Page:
ALL AGES UNITE TO BUILD PLAYGROUND - Hamilton Beach Reaps BenefitTimes Newsweekly
Week of April 12th, 2001
by Nick Valinotti
Parked jets simmered in mist on Kennedy Airport runways. The A train clattered and droned across the bridge over Jamaica Bay. Meanwhile, a Port Authority construction crew bored holes in asphalt and sandy soil for a playground.
Fifty volunteers from Howard Beach and Ozone Park participated in New York City's first Community Playground Build Day at Hamilton Beach Park last Saturday.
According to Elvira Barisano, one of the project's co-chairs, community playground builds have occurred "all over the country's for a number of years."
She worked on such a project two years ago in Chicago, and found out that New York was one of the few places where the concept hadn't been tried. When Frances Scarantino, the project's other co-chair, approached city officials with the idea of having members of the community build a playground on a deteriorating park next to Jamaica Bay, "They told me only professionals can do such a job," she said.
While some of the volunteers were, like the PA crew members, construction workers and contractors who donated their time and materials, others found the experience to be a new one.
The younger volunteers were youths who participate in programs sponsored by STARS (Striving to Achieve and Reach Success), a group Scarantino founded six years ago. In addition to performing community services such as the playground build, STARS also offers athletic programs, classes in the arts and crafts, dance and writing, career planning and counseling services. Some of the classes and workshops are run by adult volunteers; in others, STARS participants are taught by peers who were taught how to teach by Scarantino or one of the adult volunteers.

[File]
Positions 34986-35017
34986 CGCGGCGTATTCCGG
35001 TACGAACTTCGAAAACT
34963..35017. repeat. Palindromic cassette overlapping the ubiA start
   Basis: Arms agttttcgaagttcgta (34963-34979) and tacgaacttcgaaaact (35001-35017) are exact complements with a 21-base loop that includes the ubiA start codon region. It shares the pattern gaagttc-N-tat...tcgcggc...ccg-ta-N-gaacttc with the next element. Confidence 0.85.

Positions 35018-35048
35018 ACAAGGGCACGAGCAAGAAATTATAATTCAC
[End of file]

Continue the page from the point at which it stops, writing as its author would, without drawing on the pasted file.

The "Playground Project," as it has become known to neighborhood residents, began on a steamy summer weekend in 1999, according to Scarantino. STARS volunteers cleaned up the beach as part of a beautification effort for the park, which is part of the Gateway National Recreation Area. "Despite their enthusiasm, she related, "some of the children wondered why the clean-up of a non-functioning park was even necessary."
After years of neglect, Hamilton Beach Park, in addition to the waterfront, featured a potholed handball court, an equally rundown basketball court and a former baseball field. Scarantino and her board members, in discussing the situation, decided that "the kids shouldn't grow up in a park without a playground," according to Barisano.
So began nearly two years of enlisting the efforts of members of the community, as well as financial support. Local merchants donated food and building supplies; the Howard Beach Motor Boat Club and other organizations held dances, bingos and other fund-raisers. The pupils of P.S. 146 pooled and donated their penny harvest, and Scarantino herself was spotted carrying a canister as she walked around her neighborhood. "All those pennies do add up," she said.